The Past as Popular Culture: Interpreting History through Graphic Novels

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This chapter presents an overview of the development of historical narratives combining visual and textual elements in comic strips and graphic novels. History comics developed strongly during the 1940s and 1950s and became popular, in particular among young readers in Western Europe and North America. Having gained increased cultural respectability, comics more recently also obtained an adult audience. Two internationally renowned educational comics from the Anne Frank House, published in the first decade of the twenty-first century, illustrate how comics are nowadays capable of representing sensitive topics from recent history, in particular World War II and the Holocaust. Yet, combining fact and fiction requires a balanced way of (re)presenting, involving discussions among historians and others on what may be possible and desirable in this specific war of making history public.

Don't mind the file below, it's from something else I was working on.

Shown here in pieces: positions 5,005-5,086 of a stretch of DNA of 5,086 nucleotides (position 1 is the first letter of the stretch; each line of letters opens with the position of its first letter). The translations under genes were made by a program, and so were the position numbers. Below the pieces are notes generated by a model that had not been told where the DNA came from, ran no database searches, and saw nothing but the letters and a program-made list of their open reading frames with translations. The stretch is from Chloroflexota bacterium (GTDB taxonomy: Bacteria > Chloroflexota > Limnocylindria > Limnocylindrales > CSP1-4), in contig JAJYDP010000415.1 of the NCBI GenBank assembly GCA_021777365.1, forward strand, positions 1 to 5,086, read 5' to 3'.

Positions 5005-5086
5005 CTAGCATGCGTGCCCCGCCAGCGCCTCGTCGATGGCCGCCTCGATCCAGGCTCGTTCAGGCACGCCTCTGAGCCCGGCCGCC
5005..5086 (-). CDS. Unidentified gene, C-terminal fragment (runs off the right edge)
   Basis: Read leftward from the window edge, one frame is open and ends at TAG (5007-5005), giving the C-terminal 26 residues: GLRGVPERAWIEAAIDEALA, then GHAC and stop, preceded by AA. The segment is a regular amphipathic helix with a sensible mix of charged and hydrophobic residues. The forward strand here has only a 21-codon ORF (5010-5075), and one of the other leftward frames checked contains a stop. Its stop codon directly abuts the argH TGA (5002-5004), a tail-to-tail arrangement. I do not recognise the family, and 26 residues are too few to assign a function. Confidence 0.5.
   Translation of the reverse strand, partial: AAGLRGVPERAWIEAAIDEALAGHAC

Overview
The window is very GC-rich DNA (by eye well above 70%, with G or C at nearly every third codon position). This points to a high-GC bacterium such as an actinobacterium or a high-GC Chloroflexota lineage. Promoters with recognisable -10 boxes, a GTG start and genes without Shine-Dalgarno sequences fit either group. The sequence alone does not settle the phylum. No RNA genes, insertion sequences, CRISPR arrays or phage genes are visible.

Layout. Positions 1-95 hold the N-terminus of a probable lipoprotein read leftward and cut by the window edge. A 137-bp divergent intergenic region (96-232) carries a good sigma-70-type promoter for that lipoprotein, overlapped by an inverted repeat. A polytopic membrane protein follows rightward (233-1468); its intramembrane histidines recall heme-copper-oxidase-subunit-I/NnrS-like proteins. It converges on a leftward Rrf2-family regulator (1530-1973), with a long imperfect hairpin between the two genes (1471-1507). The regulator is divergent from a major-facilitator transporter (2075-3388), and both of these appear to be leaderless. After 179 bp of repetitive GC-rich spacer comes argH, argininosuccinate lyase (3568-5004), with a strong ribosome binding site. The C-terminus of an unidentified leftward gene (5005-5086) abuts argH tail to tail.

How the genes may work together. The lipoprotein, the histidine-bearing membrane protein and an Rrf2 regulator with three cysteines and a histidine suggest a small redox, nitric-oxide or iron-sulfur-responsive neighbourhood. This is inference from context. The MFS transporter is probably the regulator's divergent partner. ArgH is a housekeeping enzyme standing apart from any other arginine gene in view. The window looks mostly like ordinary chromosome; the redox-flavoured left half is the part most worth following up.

Original languageEnglish
Title of host publicationThe Oxford Handbook of Public History
EditorsJames B. Gardner, Paula Hamilton
Place of PublicationOxford
PublisherOxford University Press
Number of pages15
ISBN (Print)9780190673789
Publication statusPublished - Oct 2017

Publication series

NameOxford Handbooks
PublisherOxford University Press


  • public history
  • Comics
  • popular culture
  • graphic novel
  • Holocaust


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